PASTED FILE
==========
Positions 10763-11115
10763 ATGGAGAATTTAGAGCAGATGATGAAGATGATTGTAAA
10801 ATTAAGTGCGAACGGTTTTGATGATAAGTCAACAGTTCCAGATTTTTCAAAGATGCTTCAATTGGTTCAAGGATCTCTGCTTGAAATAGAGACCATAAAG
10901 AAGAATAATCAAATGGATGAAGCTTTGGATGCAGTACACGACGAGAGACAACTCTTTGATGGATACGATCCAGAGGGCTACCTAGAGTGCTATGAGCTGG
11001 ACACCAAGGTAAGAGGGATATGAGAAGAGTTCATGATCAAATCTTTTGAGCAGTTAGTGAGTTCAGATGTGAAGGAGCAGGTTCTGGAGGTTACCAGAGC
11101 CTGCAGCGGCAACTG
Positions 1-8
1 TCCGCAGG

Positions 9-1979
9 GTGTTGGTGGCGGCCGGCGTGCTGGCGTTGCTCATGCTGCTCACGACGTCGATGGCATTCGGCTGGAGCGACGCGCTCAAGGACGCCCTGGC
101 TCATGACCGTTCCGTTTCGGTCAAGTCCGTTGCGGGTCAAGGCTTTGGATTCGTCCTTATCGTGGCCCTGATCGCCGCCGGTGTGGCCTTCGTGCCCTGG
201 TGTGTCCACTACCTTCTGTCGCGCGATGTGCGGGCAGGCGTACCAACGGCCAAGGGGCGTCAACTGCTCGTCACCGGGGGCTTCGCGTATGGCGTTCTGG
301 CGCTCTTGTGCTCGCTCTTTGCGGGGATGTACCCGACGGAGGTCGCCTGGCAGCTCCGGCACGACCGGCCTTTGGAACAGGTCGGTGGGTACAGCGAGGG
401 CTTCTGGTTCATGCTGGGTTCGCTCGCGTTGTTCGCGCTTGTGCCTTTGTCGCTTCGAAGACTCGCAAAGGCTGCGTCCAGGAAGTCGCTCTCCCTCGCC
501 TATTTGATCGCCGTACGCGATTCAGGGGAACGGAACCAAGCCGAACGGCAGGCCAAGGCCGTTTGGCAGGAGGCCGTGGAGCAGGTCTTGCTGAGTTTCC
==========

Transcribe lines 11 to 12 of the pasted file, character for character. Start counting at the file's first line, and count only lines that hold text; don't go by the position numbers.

101 TCATGACCGTTCCGTTTCGGTCAAGTCCGTTGCGGGTCAAGGCTTTGGATTCGTCCTTATCGTGGCCCTGATCGCCGCCGGTGTGGCCTTCGTGCCCTGG
201 TGTGTCCACTACCTTCTGTCGCGCGATGTGCGGGCAGGCGTACCAACGGCCAAGGGGCGTCAACTGCTCGTCACCGGGGGCTTCGCGTATGGCGTTCTGG